Women, Care, and the Settler Nation: The Victorian Country Women’s Association, 1928

Burns, Karen

Ngā Pūtahitanga / Crossings: A Joint Conference of SAHANZ and the Australasian UHPH Group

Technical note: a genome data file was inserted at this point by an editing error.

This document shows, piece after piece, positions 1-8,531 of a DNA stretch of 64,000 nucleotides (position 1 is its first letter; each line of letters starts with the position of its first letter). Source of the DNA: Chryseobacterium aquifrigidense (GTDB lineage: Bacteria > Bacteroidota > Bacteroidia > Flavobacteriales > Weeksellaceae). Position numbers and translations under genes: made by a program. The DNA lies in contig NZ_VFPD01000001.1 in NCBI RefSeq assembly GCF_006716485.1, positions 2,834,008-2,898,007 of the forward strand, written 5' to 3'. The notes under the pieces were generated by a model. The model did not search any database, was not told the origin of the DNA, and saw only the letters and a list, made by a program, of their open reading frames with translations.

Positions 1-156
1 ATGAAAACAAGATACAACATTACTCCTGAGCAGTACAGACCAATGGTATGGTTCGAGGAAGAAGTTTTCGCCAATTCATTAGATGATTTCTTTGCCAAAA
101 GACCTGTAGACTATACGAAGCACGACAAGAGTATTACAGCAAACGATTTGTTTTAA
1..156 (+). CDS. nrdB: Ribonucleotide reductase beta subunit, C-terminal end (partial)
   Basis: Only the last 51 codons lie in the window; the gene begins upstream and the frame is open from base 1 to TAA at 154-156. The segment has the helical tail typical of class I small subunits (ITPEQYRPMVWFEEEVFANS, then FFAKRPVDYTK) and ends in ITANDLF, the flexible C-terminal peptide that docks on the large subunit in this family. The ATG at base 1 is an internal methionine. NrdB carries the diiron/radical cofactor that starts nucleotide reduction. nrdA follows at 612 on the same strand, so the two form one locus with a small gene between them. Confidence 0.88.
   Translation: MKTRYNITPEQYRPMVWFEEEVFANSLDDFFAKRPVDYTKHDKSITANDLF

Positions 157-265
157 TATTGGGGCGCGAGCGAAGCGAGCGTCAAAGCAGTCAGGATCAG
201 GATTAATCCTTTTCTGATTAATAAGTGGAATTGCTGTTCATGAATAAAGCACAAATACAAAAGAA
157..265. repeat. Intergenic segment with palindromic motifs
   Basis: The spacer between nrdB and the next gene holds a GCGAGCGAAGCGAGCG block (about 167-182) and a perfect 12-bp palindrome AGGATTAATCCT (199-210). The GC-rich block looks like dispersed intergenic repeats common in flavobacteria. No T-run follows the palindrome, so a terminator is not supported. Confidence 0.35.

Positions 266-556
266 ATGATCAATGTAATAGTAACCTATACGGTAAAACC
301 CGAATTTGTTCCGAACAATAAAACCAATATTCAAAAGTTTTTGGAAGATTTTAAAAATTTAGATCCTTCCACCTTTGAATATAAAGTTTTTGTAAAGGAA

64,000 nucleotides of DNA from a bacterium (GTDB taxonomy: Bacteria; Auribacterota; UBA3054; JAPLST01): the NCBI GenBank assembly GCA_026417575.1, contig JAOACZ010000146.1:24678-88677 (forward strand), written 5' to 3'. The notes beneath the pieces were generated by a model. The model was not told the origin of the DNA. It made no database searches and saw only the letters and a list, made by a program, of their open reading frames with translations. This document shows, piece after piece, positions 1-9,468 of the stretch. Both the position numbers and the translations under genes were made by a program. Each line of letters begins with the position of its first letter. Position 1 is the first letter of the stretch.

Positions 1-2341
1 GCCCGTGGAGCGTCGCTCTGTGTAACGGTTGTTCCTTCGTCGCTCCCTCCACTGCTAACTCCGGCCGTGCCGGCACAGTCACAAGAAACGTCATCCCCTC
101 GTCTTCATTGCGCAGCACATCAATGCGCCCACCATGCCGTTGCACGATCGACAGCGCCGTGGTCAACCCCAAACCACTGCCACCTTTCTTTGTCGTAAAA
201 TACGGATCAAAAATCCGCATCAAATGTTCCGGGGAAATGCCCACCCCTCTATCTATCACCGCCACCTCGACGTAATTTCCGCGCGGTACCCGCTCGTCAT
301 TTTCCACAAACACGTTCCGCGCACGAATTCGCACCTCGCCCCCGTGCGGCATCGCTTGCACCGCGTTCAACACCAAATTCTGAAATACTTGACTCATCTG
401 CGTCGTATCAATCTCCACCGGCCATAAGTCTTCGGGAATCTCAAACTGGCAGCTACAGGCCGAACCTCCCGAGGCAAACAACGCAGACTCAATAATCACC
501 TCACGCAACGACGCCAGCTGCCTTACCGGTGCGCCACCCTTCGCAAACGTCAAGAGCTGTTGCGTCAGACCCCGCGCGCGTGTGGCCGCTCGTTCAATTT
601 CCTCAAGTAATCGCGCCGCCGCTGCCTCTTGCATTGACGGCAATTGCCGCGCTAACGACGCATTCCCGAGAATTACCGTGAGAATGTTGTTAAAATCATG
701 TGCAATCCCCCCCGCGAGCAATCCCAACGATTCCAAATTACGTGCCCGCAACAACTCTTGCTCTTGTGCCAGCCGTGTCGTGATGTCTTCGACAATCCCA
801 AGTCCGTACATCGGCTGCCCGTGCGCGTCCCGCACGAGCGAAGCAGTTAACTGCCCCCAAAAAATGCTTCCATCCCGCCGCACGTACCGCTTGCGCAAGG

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Care has long been a gendered attribute, frequently associated with women but rarely, until very recently, understood as an ethic and action shaping the built environment. This paper proposes using the lens of care to uncover women’s material culture contributions to the built environment. Histories that focus on the formal intersection of architecture and town planning and their professional identities can exclude women makers who, historically had to find other ways to shape built material culture. Under the rubric of care, this paper examines how women makers worked in applied art media across a range of “care” sites through the post-suffrage organisation, the Victorian branch of the Country Women’s Association (CWA). This philanthropic organisation was established in 1928 to advance the rights and care of women, children, and families in regional areas. Through exhibitions, media, touring lecturers and an affiliation with the Victorian Arts and Crafts Society, the CWA Victoria used craft and domestic material culture to democratise craft ideals and ameliorate poor environments in rural homes and towns. It fostered public health, welfare and the comfort and repair of self and communities. Through these means the organisation also provided support for the influx of new arrivals generated from the post-war rural reconstruction schemes of soldier settlement and mass migration from Britain. These larger projects allied the CWA Victoria organisation to a post-war settler identity which reanimated settler myths of land. In early twentieth-century Australia, care of the settler, built environment was gendered and racialised, an event that prompts an intersectional reassessment of the feminist model of care.